The Pursuit of Prosperity and Equity in America Today
The biblical practice of shemita (sabbatical year) includes mandates to cancel outstanding debts between borrowers and lenders, and to relinquish personal ownership of land and its crop. How should we think about these mandates in the context of contemporary economics, wealth distribution, and philanthropy? Conversely, how might we assess the state of our global economy, and the world’s growing wealth gap in light of these mandates?
Join B’nai Jeshurun and Harvard Hillel for three unique events that bring leading thinkers into conversation with the ancient ideas of shemita and their potential application to our world today. Income and wealth inequality have grown rapidly in the United States in recent decades, with the potential to tear at the strength of our economy, social fabric and even our democracy. What tools from traditional models of capitalism might address such inequities, and what can new approaches to economic development and civic engagement offer? Join Dayna Cunningham, dean of the Tisch College of Civic Life at Tufts University and N. Gregory Mankiw, Harvard economist and former chair of the President’s Council of Economic Advisors, in a conversation moderated by Lavea Brachman, visiting fellow at Brookings Metro, a research program of the Brookings Institute.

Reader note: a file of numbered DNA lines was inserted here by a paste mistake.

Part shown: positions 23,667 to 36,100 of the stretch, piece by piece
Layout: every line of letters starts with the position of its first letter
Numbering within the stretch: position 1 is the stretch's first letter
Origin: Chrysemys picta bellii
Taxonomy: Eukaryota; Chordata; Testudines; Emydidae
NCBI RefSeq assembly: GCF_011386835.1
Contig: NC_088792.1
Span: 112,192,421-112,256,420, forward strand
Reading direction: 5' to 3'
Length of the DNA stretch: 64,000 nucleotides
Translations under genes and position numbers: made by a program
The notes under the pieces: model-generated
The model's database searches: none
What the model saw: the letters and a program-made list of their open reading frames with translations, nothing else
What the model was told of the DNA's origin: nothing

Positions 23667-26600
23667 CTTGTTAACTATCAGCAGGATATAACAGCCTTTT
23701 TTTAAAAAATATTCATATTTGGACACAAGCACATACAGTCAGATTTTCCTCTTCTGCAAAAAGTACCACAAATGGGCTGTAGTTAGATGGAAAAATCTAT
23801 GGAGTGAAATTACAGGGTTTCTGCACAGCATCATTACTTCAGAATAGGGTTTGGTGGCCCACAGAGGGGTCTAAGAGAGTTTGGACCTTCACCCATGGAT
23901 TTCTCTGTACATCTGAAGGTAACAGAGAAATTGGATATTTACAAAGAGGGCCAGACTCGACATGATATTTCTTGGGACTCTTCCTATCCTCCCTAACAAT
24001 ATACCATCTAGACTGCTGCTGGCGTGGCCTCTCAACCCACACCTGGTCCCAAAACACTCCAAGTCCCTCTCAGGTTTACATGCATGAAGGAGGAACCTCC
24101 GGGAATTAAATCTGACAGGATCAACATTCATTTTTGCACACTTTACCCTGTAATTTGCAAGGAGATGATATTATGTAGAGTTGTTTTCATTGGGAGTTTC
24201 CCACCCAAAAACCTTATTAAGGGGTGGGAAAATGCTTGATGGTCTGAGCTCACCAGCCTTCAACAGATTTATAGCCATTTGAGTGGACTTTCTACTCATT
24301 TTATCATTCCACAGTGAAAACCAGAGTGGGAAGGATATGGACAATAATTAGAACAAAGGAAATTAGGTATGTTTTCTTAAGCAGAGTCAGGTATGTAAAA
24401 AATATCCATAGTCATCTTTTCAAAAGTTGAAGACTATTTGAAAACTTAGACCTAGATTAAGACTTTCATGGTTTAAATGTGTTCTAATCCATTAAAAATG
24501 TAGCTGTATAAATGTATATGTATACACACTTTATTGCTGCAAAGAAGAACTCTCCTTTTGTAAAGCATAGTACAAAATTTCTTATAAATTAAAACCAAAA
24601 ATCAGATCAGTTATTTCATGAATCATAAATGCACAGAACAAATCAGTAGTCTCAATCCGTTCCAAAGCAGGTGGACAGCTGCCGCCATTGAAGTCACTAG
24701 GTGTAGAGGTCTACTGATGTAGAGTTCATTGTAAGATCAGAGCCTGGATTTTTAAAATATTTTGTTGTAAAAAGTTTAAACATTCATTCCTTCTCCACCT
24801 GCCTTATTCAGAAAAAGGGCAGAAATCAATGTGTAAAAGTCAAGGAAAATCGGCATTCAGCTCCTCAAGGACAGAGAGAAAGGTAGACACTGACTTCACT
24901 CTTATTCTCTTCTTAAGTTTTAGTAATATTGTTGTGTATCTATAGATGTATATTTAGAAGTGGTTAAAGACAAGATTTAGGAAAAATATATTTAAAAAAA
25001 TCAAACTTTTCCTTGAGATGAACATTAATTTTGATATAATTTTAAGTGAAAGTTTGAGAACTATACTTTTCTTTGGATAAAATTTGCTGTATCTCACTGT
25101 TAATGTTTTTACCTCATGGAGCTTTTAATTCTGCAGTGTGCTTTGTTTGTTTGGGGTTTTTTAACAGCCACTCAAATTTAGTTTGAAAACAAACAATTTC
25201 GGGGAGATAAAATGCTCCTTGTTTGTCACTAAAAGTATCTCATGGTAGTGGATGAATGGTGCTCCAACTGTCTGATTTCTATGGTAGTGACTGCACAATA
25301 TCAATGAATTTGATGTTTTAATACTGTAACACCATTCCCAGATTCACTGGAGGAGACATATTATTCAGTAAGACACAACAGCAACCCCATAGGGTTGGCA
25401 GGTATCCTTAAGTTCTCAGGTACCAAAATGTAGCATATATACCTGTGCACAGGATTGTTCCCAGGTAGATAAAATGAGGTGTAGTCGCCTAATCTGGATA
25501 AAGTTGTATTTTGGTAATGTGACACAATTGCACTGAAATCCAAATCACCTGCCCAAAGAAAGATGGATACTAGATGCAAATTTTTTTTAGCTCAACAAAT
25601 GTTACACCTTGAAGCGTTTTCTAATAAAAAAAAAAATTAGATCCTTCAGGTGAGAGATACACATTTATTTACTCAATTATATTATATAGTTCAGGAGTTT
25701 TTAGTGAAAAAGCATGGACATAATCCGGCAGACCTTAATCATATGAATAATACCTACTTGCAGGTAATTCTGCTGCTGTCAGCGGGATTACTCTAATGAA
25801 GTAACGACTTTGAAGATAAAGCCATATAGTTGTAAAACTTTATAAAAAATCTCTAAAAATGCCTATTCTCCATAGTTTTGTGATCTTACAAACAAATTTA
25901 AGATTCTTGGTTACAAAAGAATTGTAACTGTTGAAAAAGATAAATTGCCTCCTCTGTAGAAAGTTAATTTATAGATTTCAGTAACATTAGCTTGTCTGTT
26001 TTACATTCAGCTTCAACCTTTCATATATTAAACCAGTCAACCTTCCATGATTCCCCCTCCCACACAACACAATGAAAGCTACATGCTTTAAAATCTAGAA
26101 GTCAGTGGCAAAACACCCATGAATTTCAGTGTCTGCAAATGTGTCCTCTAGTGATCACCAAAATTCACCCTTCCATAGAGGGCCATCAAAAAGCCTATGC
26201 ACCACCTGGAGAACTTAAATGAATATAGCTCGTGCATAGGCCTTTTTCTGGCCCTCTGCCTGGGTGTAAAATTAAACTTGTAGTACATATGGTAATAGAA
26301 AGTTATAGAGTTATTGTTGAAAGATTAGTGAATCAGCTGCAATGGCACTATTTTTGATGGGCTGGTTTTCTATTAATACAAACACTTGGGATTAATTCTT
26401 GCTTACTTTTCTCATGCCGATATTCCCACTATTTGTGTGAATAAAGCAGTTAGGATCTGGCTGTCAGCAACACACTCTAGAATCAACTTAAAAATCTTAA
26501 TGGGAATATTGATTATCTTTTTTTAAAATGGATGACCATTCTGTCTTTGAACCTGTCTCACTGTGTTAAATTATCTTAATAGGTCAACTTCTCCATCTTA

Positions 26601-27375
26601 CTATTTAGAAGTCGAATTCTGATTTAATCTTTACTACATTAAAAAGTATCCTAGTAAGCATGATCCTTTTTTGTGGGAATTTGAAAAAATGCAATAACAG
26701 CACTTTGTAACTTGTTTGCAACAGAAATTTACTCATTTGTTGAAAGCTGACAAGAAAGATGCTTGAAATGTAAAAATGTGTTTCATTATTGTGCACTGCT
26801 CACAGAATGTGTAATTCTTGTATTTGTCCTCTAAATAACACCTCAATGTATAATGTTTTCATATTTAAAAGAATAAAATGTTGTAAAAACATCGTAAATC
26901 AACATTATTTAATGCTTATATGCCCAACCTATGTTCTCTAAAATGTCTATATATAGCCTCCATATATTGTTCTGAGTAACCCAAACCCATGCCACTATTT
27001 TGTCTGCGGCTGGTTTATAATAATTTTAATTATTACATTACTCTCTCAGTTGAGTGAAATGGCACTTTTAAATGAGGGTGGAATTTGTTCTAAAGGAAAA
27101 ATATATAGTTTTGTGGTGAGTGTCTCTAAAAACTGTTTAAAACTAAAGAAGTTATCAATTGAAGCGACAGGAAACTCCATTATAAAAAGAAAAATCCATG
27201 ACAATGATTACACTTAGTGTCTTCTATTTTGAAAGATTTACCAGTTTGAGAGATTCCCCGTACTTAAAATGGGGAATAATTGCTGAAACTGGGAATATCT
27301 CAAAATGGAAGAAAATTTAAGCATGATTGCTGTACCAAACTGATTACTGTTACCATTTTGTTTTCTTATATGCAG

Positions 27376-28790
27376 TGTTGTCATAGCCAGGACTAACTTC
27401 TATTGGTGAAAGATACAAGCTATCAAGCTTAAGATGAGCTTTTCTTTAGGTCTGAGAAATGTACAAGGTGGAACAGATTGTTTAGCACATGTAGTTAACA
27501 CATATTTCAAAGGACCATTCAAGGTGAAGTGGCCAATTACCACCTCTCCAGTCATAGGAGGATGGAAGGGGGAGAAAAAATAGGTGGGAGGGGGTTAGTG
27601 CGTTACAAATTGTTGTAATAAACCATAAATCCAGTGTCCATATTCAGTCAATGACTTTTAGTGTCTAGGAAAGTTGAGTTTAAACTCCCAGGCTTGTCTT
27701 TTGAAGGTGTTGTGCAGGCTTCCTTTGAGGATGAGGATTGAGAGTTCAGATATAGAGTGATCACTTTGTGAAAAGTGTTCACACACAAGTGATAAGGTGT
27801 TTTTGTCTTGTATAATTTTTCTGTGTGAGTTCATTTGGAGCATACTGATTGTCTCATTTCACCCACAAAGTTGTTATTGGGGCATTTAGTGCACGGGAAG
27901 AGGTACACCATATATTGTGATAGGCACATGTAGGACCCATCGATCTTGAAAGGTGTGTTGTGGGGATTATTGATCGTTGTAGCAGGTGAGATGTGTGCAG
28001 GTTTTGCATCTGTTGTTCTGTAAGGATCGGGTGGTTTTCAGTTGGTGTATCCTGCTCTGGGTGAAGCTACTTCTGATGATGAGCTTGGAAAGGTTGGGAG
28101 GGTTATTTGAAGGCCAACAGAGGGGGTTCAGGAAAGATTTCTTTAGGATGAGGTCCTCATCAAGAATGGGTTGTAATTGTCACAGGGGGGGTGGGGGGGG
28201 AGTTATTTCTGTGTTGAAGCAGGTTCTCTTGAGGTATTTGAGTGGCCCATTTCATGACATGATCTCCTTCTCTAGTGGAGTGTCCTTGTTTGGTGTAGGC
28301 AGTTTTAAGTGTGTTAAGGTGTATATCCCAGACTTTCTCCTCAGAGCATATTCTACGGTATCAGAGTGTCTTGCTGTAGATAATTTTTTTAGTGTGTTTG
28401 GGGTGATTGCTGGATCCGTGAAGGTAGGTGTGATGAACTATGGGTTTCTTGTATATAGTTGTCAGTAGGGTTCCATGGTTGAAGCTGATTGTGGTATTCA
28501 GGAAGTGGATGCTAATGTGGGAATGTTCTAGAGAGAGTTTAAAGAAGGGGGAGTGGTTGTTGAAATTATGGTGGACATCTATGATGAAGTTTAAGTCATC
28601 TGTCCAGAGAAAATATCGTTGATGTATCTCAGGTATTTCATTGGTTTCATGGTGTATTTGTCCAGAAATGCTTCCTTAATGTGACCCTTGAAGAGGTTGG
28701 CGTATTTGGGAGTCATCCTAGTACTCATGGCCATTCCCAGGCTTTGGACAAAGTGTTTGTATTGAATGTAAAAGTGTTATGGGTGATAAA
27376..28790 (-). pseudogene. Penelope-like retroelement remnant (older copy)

Dayna L. Cunningham is Dean of the Tisch College of Civic Life at Tufts University. Previously, she was the founder of the Community Innovators Lab at MIT where she built large-scale, multi-sector development collaborations that combined sustainability, wellness, and democratic control of economies in marginalized communities.
N. Gregory Mankiw is the Robert M. Beren Professor of Economics at Harvard University. A prolific writer, his research includes work on price adjustment, consumer behavior, financial markets, monetary and fiscal policy, and economic growth. He served as the Chair of the President’s Council of Economic Advisers under President George w. Bush.
This event is the third in a series of three. You can learn more about the first event here and second event here.